Environment Minister George Heyman, former executive director of Sierra Club B.C. (Tom Fletcher/Black Press)

B.C. VIEWS: Do we need another layer of green government oversight?

Foresters, engineers may not be trusted to act ethically

The B.C. NDP government is getting set to deliver on another key promise to its minority government partner, the B.C. Green Party, with an overhaul of environmental assessment.

This is not to be confused with the federal government’s overhaul of environmental assessment, which layers more rules on new pipelines and brings back navigable waters legislation created for the age of paddlewheelers.

At the provincial level, the B.C. government is looking to set up a new bureaucracy to oversee professional organizations, such as foresters, engineers and biologists, who have been deemed unable to adequately discipline their members for misconduct.

Environment Minister George Heyman has quietly released a report on “professional reliance” that he commissioned to meet the terms of the governing agreement with the Greens. In NDP style, he stresses that more consultation will be carried out before legislation to change the system this fall.

“Professional reliance” is the term used by the Gordon Campbell government in 2003 when it entrusted professionals with the technical details of projects such as logging roads and mines. It was part of Campbell’s “core review” of government designed to streamline systems and remove duplication.

Heyman hired University of Victoria environmental law professor Mark Haddock to survey the results. His instructions were to “review and address failures in the professional reliance model in B.C. so that British Columbians’ faith in resource development can be restored.”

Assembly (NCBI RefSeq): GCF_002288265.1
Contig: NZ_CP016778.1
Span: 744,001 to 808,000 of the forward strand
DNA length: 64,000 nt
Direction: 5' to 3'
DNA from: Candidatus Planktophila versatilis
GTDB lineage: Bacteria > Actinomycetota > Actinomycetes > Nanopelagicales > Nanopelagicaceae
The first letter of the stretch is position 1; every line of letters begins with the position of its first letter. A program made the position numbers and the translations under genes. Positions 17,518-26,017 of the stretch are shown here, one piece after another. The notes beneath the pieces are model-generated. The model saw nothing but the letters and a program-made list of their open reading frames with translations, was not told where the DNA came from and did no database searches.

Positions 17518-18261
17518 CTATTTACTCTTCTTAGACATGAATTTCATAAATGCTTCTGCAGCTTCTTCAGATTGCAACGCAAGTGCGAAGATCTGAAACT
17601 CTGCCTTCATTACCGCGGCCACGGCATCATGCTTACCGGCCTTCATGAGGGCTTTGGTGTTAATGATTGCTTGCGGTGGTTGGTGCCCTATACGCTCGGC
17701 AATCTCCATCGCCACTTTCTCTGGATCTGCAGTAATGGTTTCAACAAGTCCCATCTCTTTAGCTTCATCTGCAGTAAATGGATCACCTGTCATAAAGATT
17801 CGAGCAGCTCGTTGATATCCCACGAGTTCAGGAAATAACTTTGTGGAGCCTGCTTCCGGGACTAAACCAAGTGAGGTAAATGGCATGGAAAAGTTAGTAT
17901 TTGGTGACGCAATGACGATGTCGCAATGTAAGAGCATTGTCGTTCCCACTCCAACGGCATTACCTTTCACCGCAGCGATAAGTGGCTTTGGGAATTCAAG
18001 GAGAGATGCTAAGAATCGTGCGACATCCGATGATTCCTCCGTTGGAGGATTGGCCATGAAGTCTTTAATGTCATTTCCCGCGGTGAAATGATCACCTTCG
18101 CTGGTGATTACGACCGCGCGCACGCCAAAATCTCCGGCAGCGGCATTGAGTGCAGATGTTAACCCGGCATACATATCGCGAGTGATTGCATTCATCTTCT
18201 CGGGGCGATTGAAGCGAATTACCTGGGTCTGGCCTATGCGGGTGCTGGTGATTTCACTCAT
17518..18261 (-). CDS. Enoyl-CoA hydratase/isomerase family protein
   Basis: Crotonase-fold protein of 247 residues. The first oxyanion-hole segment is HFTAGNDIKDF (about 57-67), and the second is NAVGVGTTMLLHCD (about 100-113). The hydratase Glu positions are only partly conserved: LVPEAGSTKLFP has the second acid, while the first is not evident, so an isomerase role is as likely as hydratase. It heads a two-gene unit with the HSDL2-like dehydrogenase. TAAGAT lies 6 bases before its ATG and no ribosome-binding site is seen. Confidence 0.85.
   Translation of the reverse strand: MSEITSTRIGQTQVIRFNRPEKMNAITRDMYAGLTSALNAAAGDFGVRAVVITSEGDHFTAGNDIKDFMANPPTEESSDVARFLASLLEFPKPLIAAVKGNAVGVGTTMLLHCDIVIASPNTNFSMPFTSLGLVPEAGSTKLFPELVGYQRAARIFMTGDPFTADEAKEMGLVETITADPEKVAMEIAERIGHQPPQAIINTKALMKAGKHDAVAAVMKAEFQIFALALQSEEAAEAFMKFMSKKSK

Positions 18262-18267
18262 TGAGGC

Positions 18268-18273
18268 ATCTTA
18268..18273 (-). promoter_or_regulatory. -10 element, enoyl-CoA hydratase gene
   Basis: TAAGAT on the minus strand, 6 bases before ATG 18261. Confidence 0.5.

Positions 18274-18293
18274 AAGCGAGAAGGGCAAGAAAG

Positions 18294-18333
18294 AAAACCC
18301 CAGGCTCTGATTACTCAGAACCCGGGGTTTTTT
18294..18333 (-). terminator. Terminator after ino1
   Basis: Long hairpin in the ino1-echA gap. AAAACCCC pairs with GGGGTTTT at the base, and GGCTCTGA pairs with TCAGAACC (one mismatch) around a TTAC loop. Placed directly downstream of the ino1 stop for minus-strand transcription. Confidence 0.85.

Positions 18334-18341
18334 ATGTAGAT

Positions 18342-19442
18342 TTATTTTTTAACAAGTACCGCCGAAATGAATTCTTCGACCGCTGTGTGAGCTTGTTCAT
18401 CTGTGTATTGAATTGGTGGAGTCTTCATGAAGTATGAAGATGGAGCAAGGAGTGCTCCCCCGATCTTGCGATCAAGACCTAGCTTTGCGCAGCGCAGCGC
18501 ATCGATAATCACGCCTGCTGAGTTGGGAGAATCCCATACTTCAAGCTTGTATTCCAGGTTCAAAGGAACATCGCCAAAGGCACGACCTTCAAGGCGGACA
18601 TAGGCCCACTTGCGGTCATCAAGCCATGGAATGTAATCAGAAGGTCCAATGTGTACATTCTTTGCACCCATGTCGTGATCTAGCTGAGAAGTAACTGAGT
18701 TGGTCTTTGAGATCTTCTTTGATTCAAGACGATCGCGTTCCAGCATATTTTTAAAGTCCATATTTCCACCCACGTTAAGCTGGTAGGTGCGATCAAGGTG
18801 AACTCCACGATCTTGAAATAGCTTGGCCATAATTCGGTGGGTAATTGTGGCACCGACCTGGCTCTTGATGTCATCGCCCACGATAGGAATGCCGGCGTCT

(Note this ‘loss of faith’ rhetoric was also used by a campaigning Justin Trudeau to set the stage for replacing the National Energy Board, because Canada’s environmental reviews aren’t long or thorough enough to satisfy the protest industry.)

Haddock has a history of activism, working with EcoJustice, suing in an effort to stop projects including the Northern Gateway pipeline and Trans Mountain expansion. EcoJustice changed its name from the Sierra Legal Defence Fund, a spinoff of the Sierra Club, whose B.C. branch was run by Heyman before he went into politics.

RELATED: Industry groups pan B.C.’s professional reliance review

As noted by resource industry analyst Stewart Muir, Haddock published a paper in 2015 that essentially gave his recommendations in the 2018 report, before all the consultation he was paid to do. He concluded three years ago that what’s needed is “plugging loopholes, addressing conflicts of interest, incorporating better checks and balances, improving environmental performance, restoring government approvals where needed and thereby increasing public confidence.”

Two major incidents are tied to this alleged loss of public faith. Critics of professional reliance point to the Mount Polley mine dam failure that spilled millions of litres of ground rock and water into Quesnel Lake in 2014.